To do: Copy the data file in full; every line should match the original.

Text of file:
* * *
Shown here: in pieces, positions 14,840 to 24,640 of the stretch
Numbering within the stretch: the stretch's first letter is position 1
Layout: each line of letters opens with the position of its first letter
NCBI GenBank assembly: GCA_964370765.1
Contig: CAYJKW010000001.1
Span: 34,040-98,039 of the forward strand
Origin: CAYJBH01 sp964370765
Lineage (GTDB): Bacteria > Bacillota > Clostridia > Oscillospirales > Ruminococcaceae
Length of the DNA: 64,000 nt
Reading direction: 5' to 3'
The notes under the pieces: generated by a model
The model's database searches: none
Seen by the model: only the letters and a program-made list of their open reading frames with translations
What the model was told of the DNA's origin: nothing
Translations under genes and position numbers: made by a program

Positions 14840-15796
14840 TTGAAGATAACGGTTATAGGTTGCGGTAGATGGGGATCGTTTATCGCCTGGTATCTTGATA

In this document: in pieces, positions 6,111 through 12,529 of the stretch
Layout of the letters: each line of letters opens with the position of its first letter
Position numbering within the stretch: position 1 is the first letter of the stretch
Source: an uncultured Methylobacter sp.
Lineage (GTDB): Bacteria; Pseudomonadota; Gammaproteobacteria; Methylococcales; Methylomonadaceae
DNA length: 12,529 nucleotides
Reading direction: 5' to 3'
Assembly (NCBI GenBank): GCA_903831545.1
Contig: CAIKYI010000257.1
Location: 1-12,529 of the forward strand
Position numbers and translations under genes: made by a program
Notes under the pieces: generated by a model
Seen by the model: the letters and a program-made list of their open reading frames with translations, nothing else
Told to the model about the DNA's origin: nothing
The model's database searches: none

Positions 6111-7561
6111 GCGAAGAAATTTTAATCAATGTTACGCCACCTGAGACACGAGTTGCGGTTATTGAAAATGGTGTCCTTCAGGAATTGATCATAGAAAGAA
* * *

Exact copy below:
Shown here: in pieces, positions 14,840 to 24,640 of the stretch
Numbering within the stretch: the stretch's first letter is position 1
Layout: each line of letters opens with the position of its first letter
NCBI GenBank assembly: GCA_964370765.1
Contig: CAYJKW010000001.1
Span: 34,040-98,039 of the forward strand
Origin: CAYJBH01 sp964370765
Lineage (GTDB): Bacteria > Bacillota > Clostridia > Oscillospirales > Ruminococcaceae
Length of the DNA: 64,000 nt
Reading direction: 5' to 3'
The notes under the pieces: generated by a model
The model's database searches: none
Seen by the model: only the letters and a program-made list of their open reading frames with translations
What the model was told of the DNA's origin: nothing
Translations under genes and position numbers: made by a program

Positions 14840-15796
14840 TTGAAGATAACGGTTATAGGTTGCGGTAGATGGGGATCGTTTATCGCCTGGTATCTTGATA

In this document: in pieces, positions 6,111 through 12,529 of the stretch
Layout of the letters: each line of letters opens with the position of its first letter
Position numbering within the stretch: position 1 is the first letter of the stretch
Source: an uncultured Methylobacter sp.
Lineage (GTDB): Bacteria; Pseudomonadota; Gammaproteobacteria; Methylococcales; Methylomonadaceae
DNA length: 12,529 nucleotides
Reading direction: 5' to 3'
Assembly (NCBI GenBank): GCA_903831545.1
Contig: CAIKYI010000257.1
Location: 1-12,529 of the forward strand
Position numbers and translations under genes: made by a program
Notes under the pieces: generated by a model
Seen by the model: the letters and a program-made list of their open reading frames with translations, nothing else
Told to the model about the DNA's origin: nothing
The model's database searches: none

Positions 6111-7561
6111 GCGAAGAAATTTTAATCAATGTTACGCCACCTGAGACACGAGTTGCGGTTATTGAAAATGGTGTCCTTCAGGAATTGATCATAGAAAGAA